Why we Cheat when we Eat: what if it’s not because we’re weak or bad?

What if you didn’t cheat because you were a bad person?

During World War Two, a group of scientists restricted the food of some perfectly healthy men for six months until they lost about 20 percent of their weight. It was called the Minnesota Starvation Experiment and sounds most unpleasant.

It was enforced dieting. As the experiment went on, these ordinary men became increasingly obsessed with food. They began to pore over recipe books. When they could eat freely, these half-starved chaps found it difficult to stop eating. They were driven by intense cravings. These symptoms didn’t abate when they had regained the weight, but lasted for many many months.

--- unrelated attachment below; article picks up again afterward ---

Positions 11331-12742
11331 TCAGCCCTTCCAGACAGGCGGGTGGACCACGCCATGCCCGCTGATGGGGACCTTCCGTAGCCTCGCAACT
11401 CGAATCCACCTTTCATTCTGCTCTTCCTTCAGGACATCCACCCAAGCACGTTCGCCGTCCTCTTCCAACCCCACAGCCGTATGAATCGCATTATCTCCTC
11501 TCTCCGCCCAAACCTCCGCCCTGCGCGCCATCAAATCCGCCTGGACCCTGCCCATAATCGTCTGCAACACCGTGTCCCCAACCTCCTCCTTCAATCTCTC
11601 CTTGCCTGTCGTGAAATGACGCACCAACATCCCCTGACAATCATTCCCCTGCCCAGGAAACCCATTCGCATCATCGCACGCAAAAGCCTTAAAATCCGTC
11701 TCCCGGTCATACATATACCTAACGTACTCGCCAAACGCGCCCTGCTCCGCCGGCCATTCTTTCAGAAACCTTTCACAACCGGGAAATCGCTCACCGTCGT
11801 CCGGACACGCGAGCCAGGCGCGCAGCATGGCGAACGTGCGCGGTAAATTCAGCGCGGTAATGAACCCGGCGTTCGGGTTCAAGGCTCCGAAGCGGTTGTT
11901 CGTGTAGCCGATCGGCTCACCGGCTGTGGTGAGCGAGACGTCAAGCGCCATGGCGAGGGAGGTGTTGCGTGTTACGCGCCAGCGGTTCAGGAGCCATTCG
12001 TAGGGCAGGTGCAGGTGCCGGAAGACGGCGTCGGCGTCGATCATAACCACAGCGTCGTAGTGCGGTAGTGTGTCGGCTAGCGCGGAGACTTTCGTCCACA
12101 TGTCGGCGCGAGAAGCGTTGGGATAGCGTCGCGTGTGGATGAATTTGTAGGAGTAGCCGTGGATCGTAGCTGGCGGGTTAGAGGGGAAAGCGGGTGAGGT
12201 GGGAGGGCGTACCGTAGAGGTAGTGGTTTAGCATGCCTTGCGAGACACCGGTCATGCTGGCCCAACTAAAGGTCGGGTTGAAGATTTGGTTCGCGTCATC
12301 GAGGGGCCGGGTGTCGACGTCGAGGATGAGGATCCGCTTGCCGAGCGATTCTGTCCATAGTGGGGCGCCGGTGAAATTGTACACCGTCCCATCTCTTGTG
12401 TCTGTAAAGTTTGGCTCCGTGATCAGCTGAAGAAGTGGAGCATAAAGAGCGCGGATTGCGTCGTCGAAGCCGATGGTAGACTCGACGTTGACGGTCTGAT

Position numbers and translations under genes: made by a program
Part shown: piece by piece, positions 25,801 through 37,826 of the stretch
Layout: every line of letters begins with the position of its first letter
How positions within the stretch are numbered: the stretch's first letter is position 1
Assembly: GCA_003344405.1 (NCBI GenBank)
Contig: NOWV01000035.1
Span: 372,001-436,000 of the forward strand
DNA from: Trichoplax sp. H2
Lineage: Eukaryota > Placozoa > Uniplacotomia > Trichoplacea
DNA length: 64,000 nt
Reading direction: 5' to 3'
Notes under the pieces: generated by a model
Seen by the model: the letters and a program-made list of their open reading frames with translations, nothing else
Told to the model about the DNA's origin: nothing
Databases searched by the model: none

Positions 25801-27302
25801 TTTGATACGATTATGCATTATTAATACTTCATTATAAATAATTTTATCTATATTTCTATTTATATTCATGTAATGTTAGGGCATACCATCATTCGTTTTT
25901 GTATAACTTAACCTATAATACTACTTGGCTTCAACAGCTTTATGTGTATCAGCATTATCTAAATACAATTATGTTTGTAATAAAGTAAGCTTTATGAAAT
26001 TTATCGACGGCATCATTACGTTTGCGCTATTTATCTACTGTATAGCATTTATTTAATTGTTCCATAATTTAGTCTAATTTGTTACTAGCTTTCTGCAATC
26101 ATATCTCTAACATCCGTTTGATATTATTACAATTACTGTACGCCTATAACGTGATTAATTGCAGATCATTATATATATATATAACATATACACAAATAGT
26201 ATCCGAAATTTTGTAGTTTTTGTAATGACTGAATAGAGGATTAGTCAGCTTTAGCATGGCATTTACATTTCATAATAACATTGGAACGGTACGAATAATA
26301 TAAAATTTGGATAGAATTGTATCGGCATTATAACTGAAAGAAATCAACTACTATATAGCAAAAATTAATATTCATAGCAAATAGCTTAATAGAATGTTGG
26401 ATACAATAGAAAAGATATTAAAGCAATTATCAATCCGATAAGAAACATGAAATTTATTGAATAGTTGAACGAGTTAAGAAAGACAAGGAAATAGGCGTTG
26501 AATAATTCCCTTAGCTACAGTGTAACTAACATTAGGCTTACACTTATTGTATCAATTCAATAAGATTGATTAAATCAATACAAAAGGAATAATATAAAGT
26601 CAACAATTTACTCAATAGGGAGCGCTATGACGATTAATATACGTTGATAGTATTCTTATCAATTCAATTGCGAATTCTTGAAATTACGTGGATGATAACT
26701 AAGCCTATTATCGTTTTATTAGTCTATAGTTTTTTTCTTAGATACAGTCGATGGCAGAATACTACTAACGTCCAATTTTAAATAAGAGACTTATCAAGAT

This means that back in the 1940s, they had proved that dieting creates an obsession with food and an inability to stop eating once the diet is over. Science has known for over seventy years that diets don’t work, and yet we are still turning to them.

And when we fail, we assume that’s it’s because something is wrong with US, not because it’s been proven that diets don’t work.

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